Technology Integration Guidance for Early Childhood Education

Technology Integration for Early Childhood Education

For today’s students, learning to use new technologies is a necessary life skill. As more of our business and personal lives take place online, it’s only natural that students must learn to use keyboards, touch screens, and other digital tools as part of their education.

However, it is equally important that devices used in the classroom support developmentally appropriate learning goals. While older students can use computers to research, write, and even share their work online, it’s more difficult to find appropriate ways for young children to use technology in the classroom. In fact, the National Association for the Education of Young Children (NAEYC) and the Fred Rogers Center for Early Learning and Children’s Media published a joint policy statement in 2012 to provide guidance on how to integrate new technologies into young children’s lives in developmentally appropriate ways.  

Early childhood educators know that their young students are learning very different skills than those in later elementary school and beyond. Pre-K and kindergarten students are focusing on social-emotional skills, such as taking turns, sharing, and working with others. At the same time, these young students are practicing school-readiness skills, such as listening to teacher instruction and following multiple-step directions. They’re also developing the foundation for their academic knowledge by learning to identify letters, numbers, shapes, and colors. So, how can students this young interact with technology in a meaningful way?

With thoughtful guidance, classroom tech devices can be used to help early childhood students learn age-appropriate skills by supporting social-emotional development, encouraging following multi-step directions, and teaching core academic concepts.

Supporting social-emotional development

“Screen time” has a bad reputation for detracting from social interaction, which creates an inherent conflict for early childhood educators. Educators need to introduce students to new technologies, while at the same time ensure students are interacting with each other. Instead of fighting technology as a distraction, educators should embrace it as a tool. For example, young children typically find it easier to use a touchscreen than a mouse or keyboard, due to their still-developing fine motor skills. Using touchscreen devices, such as tablets and smart boards, allows students to physically interact with content. Children can also collaborate with each other, take turns, and share ideas as they complete activities, putting critical social-emotional skills to work.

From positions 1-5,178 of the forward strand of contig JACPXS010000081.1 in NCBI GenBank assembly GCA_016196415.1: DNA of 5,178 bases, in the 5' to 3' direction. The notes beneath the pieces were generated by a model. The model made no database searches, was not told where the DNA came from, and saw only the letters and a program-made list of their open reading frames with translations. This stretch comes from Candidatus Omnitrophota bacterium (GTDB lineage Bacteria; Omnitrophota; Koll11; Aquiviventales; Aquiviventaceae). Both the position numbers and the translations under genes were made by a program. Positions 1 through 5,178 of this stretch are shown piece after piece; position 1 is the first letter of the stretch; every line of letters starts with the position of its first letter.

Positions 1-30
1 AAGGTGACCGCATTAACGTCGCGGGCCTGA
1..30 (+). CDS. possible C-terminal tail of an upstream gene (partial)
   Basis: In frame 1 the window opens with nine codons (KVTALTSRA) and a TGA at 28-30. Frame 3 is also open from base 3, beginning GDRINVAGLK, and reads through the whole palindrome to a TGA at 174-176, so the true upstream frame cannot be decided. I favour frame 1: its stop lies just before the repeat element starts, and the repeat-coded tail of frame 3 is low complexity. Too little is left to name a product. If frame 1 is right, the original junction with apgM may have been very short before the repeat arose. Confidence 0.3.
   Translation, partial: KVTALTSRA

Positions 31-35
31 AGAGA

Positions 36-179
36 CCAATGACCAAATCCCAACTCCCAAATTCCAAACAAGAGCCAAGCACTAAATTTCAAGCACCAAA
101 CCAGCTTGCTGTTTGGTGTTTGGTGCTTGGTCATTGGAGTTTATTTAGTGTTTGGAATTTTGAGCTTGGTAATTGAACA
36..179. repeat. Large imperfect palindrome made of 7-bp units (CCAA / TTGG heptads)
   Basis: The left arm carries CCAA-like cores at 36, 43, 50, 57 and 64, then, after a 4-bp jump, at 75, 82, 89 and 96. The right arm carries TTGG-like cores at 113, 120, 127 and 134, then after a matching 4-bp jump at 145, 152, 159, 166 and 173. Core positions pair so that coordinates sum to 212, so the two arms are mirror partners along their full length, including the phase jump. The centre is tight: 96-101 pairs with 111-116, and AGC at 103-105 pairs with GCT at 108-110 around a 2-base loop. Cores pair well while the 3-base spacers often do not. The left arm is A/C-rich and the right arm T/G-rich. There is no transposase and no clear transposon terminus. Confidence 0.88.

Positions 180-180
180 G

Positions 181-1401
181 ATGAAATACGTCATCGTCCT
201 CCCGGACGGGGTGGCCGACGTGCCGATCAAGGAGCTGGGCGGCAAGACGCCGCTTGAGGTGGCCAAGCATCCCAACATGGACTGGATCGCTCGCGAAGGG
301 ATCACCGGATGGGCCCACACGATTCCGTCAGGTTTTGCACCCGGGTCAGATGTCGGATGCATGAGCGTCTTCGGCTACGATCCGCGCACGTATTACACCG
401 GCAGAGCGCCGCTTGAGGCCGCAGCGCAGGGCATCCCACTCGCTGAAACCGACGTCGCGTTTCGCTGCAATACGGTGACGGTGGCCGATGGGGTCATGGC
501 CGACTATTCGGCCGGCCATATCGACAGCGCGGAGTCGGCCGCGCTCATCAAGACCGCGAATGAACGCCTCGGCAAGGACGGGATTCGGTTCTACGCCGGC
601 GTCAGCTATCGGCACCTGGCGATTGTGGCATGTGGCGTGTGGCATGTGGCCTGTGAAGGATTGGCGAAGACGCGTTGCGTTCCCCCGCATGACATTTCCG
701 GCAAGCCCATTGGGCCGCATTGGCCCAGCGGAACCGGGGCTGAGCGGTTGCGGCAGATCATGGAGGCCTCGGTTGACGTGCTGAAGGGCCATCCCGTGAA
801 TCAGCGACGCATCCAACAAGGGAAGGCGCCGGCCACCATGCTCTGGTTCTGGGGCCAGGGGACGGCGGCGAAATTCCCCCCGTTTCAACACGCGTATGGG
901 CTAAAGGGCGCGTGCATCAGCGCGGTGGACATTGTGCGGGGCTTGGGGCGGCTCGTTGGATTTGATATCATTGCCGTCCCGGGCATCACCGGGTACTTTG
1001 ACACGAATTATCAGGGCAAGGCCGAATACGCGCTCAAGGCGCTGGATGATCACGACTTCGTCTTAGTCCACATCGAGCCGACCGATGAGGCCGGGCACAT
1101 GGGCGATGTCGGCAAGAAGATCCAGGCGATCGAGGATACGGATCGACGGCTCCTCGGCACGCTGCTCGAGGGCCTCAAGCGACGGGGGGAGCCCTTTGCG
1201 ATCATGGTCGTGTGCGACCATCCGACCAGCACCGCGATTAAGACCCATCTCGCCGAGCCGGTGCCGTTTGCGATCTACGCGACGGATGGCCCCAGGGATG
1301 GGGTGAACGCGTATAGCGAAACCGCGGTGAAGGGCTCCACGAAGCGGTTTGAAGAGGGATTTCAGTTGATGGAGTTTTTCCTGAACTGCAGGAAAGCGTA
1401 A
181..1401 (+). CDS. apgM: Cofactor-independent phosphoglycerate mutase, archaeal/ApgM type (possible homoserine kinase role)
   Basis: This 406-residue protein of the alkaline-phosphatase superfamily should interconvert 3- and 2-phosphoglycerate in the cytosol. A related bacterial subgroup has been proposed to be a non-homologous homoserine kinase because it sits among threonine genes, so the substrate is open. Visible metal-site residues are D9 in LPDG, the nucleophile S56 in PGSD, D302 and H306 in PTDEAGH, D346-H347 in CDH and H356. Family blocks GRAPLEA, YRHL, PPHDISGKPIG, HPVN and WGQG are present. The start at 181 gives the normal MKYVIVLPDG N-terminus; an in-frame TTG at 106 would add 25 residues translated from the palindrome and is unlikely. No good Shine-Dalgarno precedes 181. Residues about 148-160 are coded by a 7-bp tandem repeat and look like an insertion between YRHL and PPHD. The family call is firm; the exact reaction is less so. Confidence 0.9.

Following multi-step directions

The ability to listen to, recall, and complete a series of directions is critical to completing many classroom activities. These are difficult skills for young students to master, so early childhood teachers spend a great deal of time working on them. Conventionally, students learn to follow directions through playing games such as Simon Says or completing craft activities, but digital tools offer an alternative approach that integrates fundamental early childhood skills and digital skills. Computers, tablets, and smart boards all require students to follow general directions. For example, students must learn to push a power button, swipe a window left or right, and select items on the screen. Students navigating their way through a simple computer game might need to follow the game’s commands, from pressing a button to start the game to swiping the screen to exit. A new focus on learning to code in early childhood focuses on how young children can learn sequencing, problem solving, and cause and effect through developmentally appropriate coding activities. Using digital tools often requires following multi-step directions, providing many opportunities to build this skill.

Teaching core academic skills

One of the most notable uses of digital technologies in the classroom is in teaching and reviewing core academic skills. A simple activity designed for a computer or tablet can help a student practice counting, associate sounds with letters, spell vocabulary words, and match shapes and colors. Digital activities can be developed to adapt to fit the needs of each student much more efficiently than a set of pre-printed worksheets. For example, a student who misses three questions in a row could automatically be redirected to more review material, while a student who quickly answers basic questions correctly could be switched to more advanced work. At a time when individualizing education is a priority for many educators, using digitally enhanced curricula in the classroom offers a solution for meeting the diverse learning needs of each student.

For students in early childhood classrooms, using digital tools can go hand in hand with developing social-emotional skills, school readiness, and core academics. Practicing these skills while also learning the basics of navigating digital devices will serve students well for years to come, as young students who feel comfortable and confident using new technologies will be eager to integrate more advanced digital tools into their work as they grow. Just as early childhood classrooms lay the foundation for academics, socialization, and school readiness, they can also provide a basis for using digital tools effectively.

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